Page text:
Suns Rumors

Kevin Durant: “No Consistency, No Continuity” In Brooklyn

Kevin Durant asked the Nets for a trade in the summer of 2022 because he believed there was too much chaos to ever compete for a title, writes Brian Lewis of The New York Post. Durant was looking for an opportunity to win more rings when he left the Warriors as a free agent in 2019, and he thought he found it when he teamed up with Kyrie Irving in Brooklyn. However, the following three-and-a-half years were marked more by injuries, coaching changes and off-court news rather than significant wins.

“In Brooklyn? Yeah, it just wasn’t no consistency, no continuity on who we were as a team,” Durant said. “And when you want to win a championship, you’ve got to build an identity from Day 1, and it was just a lot of circumstances that were out of the players’ control that got in the way of us building our continuity.  That’s just the business of basketball. That’s just the NBA in general. But we all got better as individual players, and we learned a lot from that experience — everybody from executives to players — and we can go about our NBA experience with more knowledge now.” 

Durant sat out his first season with the Nets as a result of a ruptured Achilles he suffered in the 2019 playoffs, and the rest of his time there was marked by organizational instability. Players grew unhappy with head coach Kenny Atkinson, who was replaced by Steve Nash. Durant eventually called for Nash to be fired, and another coaching change came last November when the front office parted with Nash and gave the job to Jacque Vaughn.

Roster moves were frequent as well, with the highlight being the acquisition of James Harden from Houston in a 2021 blockbuster trade. However, Durant, Irving and Harden only played 16 games together before the trio was broken up when Harden was shipped to Philadelphia in February of 2022. His replacement, Ben Simmons, only saw 441 minutes in 24 games with Durant and Irving before they were both traded nine months ago.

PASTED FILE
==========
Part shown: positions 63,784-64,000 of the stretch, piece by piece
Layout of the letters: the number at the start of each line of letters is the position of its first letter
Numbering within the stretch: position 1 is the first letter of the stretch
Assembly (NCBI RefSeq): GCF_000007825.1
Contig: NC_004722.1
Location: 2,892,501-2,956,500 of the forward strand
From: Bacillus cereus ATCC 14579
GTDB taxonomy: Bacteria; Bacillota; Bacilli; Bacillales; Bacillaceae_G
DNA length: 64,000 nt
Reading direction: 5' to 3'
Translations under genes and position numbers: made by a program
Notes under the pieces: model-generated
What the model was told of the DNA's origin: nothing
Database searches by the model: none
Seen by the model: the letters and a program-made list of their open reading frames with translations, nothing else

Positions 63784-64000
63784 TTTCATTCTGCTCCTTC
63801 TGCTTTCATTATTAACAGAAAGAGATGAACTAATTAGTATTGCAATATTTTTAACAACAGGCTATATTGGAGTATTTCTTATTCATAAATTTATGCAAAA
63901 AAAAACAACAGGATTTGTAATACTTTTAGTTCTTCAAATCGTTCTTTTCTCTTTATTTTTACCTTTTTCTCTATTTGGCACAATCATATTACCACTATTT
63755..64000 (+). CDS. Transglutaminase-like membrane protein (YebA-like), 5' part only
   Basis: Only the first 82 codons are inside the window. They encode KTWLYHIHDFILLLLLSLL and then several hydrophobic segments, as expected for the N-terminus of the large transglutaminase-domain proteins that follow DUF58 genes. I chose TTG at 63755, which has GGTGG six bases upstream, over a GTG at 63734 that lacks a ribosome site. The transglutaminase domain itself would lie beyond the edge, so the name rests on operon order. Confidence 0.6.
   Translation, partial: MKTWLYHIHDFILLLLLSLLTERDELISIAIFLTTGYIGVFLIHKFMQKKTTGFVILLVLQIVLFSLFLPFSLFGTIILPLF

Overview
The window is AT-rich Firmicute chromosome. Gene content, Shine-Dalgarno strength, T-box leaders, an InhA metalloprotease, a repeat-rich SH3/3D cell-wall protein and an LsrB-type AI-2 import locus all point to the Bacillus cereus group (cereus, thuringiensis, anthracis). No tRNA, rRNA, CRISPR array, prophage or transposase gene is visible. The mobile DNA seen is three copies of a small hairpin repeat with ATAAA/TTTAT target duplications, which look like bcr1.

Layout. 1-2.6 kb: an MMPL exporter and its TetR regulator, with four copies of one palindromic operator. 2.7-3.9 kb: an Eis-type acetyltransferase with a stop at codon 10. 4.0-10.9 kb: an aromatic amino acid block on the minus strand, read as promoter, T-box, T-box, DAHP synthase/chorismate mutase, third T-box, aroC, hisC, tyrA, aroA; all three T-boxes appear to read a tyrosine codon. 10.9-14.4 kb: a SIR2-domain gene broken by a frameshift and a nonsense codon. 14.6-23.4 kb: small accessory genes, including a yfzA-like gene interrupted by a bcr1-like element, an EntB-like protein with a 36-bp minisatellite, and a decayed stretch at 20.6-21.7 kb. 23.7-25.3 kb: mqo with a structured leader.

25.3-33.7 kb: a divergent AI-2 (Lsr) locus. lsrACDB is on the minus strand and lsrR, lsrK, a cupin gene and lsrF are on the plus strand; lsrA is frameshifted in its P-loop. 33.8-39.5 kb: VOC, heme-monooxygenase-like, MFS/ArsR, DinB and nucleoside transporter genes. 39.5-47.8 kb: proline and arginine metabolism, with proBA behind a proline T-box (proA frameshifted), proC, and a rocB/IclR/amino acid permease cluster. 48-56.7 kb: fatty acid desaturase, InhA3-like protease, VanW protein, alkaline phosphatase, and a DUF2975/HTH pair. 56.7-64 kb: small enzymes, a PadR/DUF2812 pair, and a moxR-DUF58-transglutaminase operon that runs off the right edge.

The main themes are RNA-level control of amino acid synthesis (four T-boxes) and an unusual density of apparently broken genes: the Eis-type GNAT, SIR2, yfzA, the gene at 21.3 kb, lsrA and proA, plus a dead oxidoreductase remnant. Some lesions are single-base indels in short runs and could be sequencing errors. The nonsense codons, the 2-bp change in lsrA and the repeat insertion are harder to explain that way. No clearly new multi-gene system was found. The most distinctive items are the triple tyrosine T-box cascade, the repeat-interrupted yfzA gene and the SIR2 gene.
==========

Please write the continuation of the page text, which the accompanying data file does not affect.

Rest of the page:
“It’s always about next-man-up mentality in this league,” Durant said, recalling the adversity in Brooklyn. “Guys get hurt, guys not in the lineup. You get paid to be a pro for a reason. Guys have got to step up and just play the games. … You see the character of a team when you’re mixing lineups and got to fight through adversity like that.” 

Durant’s first trade request wasn’t heeded right away, and he played most of last season with the Nets. Management didn’t relent until the Suns agreed to include Miles Bridges in their offer shortly before the deadline.

Although he had to wait, Durant is happy to be in Phoenix where he’s part of a new Big Three with Devin Booker and Bradley Beal — although much like in Brooklyn, injuries have prevented them all from playing together. He said he never gave any thought to holding out at the start of last season to try to force Brooklyn into making a deal.

“I did try [to move earlier], they just refused to get rid of me,” Durant said. “I tried, but time ran out. I wasn’t going to miss no games because of this whole thing. So once the season rolled around, I was just like, whatever happens, it happens, and I just get ready for the season. So it worked out perfect timing, the way it’s supposed to.”

In-Season Tournament Updates: Pacers Clinch Top-Two Seed, Six Teams Eliminated

The Nuggets, Bulls, Raptors, Thunder, Clippers and Mavericks were all eliminated from the NBA’s inaugural in-season tournament in the group stage following Friday’s game results, marking 12 total teams out of contention.